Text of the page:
“The Kid” is Sapphire’s long-awaited follow-up to her 1996 first novel, “Push.” That slender novel was of course made more famous by the 2009 film by Lee Daniels (who, Sapphire writes, “quite simply changed my life”), “Precious.” In “Push,” Precious Jones, a young, obese, pregnant, illiterate teenager who is sexually abused by both her mother and her father finds a school where she and other women are encouraged and supported and learn to read and write. Her story, despite the horror, is an invigorating tale of the possibility of language and learning—a paean to the power of words to change a life.
“The Kid” picks up about nine years after “Push” ends, on the day of Precious’ funeral. While fans of Precious Jones will be happy to hear that she and her child, Abdul, had nine wonderful years together, in which Precious continued her own education and helped develop a love of learning in her son, she did fail to make arrangements in the case of her death. Abdul lives for a very short time with an extremely poor friend of his mother, but due to her failing health he is quickly moved into the foster system, where he immediately suffers physical and sexual abuse at the hands of another child in the home. And so his series of misfortunes begin.“The Kid” often unfolds in a stream of Abdul’s consciousness, which has a tendency to become monotonous, despite Sapphire’s poetic gifts. While they might give the reader minute insight to Abdul’s childish, confused thoughts, these patterned areas do little to propel the story. Abdul lives as much in fantasy as reality, repeating a false mantra about his mother dying in a car accident and his father dying in an unknown war. “Brother Samuel never gave me shit. I was never a… a kid to Brother Samuel, maybe because I was almost as big as him, but what about the kids who were littler? Because I was black? Most of us was. I wasn’t the blackest. Bobby, Etheridge Killdeer, blue-black, even though he was from Indians and had straight hair. Delete that shit! I ain’t there no more: My mother died in a car accident, and my father got killed in the war. After that, I went to live with my grandmother. Then I got a job and started to live by myself. I’m a normal person I’m a normal person I’m a normal person just like everybody else just like everybody else just like everybody else.”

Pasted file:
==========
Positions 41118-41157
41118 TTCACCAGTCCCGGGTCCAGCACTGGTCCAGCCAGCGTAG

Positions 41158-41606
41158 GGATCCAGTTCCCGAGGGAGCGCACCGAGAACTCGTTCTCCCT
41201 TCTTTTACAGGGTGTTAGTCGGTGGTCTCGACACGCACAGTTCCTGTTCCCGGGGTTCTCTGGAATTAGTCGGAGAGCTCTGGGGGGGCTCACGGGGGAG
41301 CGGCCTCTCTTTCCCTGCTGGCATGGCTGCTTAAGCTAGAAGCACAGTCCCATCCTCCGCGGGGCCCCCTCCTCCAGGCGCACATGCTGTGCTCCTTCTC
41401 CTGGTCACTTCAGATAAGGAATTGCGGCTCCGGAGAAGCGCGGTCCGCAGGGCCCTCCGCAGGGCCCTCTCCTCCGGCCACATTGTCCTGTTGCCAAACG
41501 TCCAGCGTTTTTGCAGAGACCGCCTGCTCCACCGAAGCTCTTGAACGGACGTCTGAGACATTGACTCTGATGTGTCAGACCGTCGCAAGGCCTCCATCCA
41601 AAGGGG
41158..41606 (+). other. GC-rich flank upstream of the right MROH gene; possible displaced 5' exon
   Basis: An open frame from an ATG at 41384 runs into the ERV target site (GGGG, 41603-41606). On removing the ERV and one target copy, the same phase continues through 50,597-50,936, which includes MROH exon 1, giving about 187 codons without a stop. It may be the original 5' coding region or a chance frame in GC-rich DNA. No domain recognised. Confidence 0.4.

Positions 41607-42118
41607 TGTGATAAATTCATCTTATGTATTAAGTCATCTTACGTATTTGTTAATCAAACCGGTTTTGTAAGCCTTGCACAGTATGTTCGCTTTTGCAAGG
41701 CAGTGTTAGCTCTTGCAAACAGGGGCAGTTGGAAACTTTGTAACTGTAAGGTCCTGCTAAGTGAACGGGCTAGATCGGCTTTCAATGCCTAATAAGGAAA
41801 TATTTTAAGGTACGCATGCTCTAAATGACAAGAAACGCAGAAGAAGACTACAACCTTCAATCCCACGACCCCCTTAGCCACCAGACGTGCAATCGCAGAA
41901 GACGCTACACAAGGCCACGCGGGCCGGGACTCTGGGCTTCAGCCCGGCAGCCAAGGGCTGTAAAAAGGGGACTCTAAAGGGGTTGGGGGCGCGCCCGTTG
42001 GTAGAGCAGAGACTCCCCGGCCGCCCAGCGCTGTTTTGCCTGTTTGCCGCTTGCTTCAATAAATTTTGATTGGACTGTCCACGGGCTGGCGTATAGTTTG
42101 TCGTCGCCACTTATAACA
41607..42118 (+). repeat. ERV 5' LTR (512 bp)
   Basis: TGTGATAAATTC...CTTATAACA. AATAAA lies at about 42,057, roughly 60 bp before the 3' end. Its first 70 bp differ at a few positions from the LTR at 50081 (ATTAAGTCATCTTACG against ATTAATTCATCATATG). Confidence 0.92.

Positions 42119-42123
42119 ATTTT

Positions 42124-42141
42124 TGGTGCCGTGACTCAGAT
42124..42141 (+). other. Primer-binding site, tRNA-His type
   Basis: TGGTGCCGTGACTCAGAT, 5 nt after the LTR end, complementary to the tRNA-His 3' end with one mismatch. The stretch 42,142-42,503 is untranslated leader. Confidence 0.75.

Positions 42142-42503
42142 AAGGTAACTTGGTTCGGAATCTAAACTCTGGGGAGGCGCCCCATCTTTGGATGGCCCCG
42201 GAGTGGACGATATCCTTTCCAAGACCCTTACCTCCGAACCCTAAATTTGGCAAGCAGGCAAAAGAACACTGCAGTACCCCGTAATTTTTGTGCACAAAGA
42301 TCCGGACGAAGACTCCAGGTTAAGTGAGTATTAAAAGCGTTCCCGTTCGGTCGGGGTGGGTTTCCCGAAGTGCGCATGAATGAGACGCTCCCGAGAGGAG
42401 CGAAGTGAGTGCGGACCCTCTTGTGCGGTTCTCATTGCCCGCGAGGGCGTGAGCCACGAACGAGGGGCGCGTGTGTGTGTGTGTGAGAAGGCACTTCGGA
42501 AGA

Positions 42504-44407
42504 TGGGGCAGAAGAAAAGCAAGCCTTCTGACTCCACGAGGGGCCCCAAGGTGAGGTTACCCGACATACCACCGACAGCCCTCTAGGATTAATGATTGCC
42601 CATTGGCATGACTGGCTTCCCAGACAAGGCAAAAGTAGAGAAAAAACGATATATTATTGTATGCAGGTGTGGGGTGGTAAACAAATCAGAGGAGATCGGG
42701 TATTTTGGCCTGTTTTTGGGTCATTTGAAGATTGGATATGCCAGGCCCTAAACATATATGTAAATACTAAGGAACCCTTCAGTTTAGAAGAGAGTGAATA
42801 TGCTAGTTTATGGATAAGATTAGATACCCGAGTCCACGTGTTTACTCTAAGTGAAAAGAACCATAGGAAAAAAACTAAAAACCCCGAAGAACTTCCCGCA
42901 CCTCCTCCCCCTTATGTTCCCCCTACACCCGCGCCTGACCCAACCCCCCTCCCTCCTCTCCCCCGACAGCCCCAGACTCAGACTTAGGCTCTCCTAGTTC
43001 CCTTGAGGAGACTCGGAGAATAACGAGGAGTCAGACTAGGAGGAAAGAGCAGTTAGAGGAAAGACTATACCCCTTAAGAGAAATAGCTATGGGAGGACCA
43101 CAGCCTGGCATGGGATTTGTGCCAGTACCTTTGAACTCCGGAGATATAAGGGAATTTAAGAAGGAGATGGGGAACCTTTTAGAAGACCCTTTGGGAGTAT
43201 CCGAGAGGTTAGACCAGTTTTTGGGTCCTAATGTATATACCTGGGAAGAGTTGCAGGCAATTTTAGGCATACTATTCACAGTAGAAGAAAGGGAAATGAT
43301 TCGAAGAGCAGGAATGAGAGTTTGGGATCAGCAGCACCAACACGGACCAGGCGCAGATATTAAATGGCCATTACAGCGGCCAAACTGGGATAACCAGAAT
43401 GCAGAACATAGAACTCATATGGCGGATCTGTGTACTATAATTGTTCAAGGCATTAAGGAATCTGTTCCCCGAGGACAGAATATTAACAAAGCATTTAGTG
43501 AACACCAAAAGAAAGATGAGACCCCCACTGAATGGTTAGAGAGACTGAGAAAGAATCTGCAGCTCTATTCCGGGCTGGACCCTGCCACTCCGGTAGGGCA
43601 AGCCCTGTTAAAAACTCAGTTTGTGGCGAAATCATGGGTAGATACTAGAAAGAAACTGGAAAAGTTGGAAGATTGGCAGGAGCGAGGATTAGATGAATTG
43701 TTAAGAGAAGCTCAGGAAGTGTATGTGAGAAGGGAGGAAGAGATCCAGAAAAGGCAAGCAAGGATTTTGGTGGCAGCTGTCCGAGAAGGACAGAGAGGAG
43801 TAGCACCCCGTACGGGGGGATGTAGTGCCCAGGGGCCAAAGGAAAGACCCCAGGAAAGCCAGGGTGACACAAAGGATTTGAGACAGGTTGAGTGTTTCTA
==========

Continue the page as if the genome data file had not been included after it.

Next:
Where “The Kid” really excels is in the exploration of abusive patterns. After losing Precious, the child is never provided with the emotional or physical protection young people deserve. In his family, generations of pain have prevailed—his great-grandmother spills out her own story of being raped at age ten and giving birth shortly after. He can barely tolerate the words she says, imagining instead she’s a giant cockroach.
Like “Push,” just when you think things can’t get any worse for the characters, they do, and in Abdul’s case, his bottom-of-the-barrel involves the ultimate nightmare scenario of being mistaken for a terrorist. This was an odd turn for “The Kid” to take, in that it removes the reader and the character from the realities of a defenseless and susceptible child in the foster system to the Kafka-esque perils of a post-9/11 world. Regardless of the relentless abuse of this young man, there is hope in his spirit and the promise of an emerging artist. (Kelly Roark)
Penguin, 384 pages, $25.95